31      -19.91       110.9   6.047e+08       29.87
32     -36.84*       98.18  1.363e+07*      14.54*

If I try to input a higher number as maxlag the function does not converge and predictions for a VAR(32) are wildly inaccurate. I am not sure about what to make of this behaviour. Could there be something in the structure of the series that makes the model completely unable to provide meaningful predictions?

  • $\begingroup$ You can’t predict stock prices like this $\endgroup$
    – Aksakal
    Sep 30, 2021 at 21:30
  • $\begingroup$ Could you tell how you chose the values for the intercepts and coefficients in the VAR formula? $\endgroup$
    – rain
    Oct 24, 2021 at 8:59
  • $\begingroup$ In the 1st panel of the 2nd set of plots, you can plainly see that it is not stationary as the variance changes over time. You shouldn't rely blindly on tests like ADF, especially when they are sensitive to assumptions (which are violated here). This might sound like a small detail, but it isn't: investing requires balancing risk and reward, and here you have disregarded risk (variance) and focused only on the reward (the point forecast), implicitly assuming that you could come up with a VAR model that would be "good enough" that the risk was zero. This is not a good way to invest money. $\endgroup$
    – Chris Haug
    Oct 24, 2021 at 13:00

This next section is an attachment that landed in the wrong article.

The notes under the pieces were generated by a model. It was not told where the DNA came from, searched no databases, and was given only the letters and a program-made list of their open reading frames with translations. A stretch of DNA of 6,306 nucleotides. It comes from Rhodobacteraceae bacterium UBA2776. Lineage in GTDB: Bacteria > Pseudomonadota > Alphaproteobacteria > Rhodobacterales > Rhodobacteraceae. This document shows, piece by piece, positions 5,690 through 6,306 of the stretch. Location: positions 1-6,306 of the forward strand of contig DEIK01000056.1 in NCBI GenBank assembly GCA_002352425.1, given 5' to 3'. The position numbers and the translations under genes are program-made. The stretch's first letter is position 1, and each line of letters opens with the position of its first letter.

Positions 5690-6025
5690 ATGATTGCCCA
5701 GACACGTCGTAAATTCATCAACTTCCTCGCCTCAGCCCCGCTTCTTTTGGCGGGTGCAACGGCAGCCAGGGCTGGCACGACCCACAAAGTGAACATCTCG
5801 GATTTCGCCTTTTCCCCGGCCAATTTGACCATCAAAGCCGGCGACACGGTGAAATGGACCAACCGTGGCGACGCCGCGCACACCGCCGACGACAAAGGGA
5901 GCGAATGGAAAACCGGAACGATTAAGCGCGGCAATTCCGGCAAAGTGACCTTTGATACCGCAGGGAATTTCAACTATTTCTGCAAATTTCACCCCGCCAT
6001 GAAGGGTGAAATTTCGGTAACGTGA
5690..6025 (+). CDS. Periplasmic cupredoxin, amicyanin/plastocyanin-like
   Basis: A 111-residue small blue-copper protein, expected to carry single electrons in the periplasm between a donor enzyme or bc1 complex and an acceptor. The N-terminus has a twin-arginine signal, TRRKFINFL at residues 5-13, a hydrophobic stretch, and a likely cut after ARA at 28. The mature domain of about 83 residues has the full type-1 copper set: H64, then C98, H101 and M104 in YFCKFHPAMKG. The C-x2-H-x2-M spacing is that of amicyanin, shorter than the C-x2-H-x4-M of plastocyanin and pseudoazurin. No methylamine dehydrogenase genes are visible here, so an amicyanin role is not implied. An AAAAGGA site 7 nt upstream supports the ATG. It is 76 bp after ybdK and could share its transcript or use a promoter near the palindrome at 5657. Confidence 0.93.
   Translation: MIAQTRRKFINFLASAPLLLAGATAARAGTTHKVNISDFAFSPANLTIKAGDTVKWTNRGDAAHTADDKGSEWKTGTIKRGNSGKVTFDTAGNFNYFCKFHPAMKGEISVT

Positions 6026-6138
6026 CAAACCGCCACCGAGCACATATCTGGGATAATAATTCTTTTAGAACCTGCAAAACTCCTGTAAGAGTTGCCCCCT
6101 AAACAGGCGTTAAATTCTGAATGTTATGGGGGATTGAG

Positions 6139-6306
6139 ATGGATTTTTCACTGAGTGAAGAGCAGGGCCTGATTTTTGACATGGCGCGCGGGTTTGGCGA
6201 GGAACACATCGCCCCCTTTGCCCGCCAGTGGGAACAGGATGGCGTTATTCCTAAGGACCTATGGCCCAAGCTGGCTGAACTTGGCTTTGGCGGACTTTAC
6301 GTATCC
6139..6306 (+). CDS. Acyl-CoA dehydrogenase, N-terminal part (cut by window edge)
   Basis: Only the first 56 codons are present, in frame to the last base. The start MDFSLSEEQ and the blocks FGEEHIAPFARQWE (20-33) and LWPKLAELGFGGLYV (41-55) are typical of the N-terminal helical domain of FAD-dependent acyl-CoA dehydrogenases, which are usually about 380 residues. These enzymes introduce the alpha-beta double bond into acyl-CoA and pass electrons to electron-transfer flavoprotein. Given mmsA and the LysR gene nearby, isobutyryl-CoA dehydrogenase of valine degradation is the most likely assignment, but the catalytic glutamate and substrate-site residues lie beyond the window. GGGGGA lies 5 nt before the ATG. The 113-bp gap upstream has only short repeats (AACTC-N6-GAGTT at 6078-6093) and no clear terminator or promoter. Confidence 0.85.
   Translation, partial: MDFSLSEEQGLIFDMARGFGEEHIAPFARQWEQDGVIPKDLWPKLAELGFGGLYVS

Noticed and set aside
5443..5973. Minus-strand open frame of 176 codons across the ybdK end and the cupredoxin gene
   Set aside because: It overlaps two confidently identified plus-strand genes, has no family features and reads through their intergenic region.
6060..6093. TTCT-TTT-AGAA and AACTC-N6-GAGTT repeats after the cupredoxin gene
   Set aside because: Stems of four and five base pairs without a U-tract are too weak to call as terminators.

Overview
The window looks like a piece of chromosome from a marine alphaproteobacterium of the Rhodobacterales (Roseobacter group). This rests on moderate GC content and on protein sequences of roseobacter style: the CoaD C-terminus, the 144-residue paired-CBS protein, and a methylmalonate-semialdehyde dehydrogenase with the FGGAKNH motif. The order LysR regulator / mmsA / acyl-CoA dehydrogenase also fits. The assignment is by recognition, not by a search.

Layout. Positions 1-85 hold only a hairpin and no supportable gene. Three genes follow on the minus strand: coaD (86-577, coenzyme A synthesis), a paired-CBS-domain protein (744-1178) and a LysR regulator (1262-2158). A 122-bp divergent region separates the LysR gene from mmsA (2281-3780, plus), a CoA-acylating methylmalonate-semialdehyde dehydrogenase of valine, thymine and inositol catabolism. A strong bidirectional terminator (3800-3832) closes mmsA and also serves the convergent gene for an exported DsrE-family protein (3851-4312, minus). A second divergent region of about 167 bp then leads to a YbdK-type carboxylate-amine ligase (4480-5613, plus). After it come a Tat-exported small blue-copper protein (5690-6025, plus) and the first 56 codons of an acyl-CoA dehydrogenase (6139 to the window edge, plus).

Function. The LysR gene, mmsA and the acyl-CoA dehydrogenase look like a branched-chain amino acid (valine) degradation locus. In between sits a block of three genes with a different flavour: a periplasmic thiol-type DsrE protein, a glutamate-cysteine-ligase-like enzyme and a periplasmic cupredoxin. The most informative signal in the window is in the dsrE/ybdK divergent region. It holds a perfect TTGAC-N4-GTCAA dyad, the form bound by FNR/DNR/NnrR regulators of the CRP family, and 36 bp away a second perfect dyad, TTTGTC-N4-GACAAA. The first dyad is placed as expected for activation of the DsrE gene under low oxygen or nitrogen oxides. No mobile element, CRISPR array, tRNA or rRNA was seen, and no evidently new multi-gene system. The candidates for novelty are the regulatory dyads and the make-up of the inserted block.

1 Answer 1


Could there be something in the structure of the series that makes the model completely unable to provide meaningful predictions?

Yes, indeed. Due to the nature of stock markets, price prediction with a VAR model is hopeless for daily data. The best model for price differences is VAR(0). Your VAR(200) model is certainly overfitted and it should be worse than VAR(0) for out-of-sample forecasts by any reasonable metric.

Also note that the trajectory of the best prediction does not necessarily mimic the patterns seen in historical data. E.g. if your data is i.i.d. N(0,1), the optimal prediction under a symmetric loss function is 0. If you iterate it over time, you get a straight horizontal line -- nothing like the past data. Yet such a prediction is impossible to beat (under a symmetric loss function, that is). The case of stock price increments is qualitatively similar to that.

  • $\begingroup$ That is what I suspected. Is there any stock-related daily data that behaves differently (for instance volume or returns)? If not, is there any "classical" linear model that is able to capture these dynamics? Or should I just go with some nonlinear function like neural networks or random forests? $\endgroup$
    – Roy Hogg
    Oct 1, 2021 at 8:08
  • $\begingroup$ @RoyHogg, volume might have some patterns in it that are amenable to VAR analysis, though univariate AR might be more relevant. For stock prices, their changes or returns nothing will work. Neural networks and random forests will overfit just as much as a high-order VAR. This is the nature of the stock market. A qualitative argument is given in my last paragraph. As you may notice, the problem is not that VAR is inadequate. The problem is that in a stock market, nothing beats a straight horizontal line. $\endgroup$ Oct 1, 2021 at 8:12